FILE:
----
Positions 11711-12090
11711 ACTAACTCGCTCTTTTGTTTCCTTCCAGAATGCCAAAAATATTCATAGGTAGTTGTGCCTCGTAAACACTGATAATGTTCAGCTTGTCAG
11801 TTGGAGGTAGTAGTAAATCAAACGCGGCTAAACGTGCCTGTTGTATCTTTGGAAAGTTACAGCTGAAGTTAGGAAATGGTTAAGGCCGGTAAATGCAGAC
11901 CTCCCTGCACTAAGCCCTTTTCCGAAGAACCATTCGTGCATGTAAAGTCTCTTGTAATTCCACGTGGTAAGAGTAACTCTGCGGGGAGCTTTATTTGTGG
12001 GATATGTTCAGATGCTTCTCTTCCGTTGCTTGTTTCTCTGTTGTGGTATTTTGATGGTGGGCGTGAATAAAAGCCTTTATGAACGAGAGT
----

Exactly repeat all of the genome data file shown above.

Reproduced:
Positions 11711-12090
11711 ACTAACTCGCTCTTTTGTTTCCTTCCAGAATGCCAAAAATATTCATAGGTAGTTGTGCCTCGTAAACACTGATAATGTTCAGCTTGTCAG
11801 TTGGAGGTAGTAGTAAATCAAACGCGGCTAAACGTGCCTGTTGTATCTTTGGAAAGTTACAGCTGAAGTTAGGAAATGGTTAAGGCCGGTAAATGCAGAC
11901 CTCCCTGCACTAAGCCCTTTTCCGAAGAACCATTCGTGCATGTAAAGTCTCTTGTAATTCCACGTGGTAAGAGTAACTCTGCGGGGAGCTTTATTTGTGG
12001 GATATGTTCAGATGCTTCTCTTCCGTTGCTTGTTTCTCTGTTGTGGTATTTTGATGGTGGGCGTGAATAAAAGCCTTTATGAACGAGAGT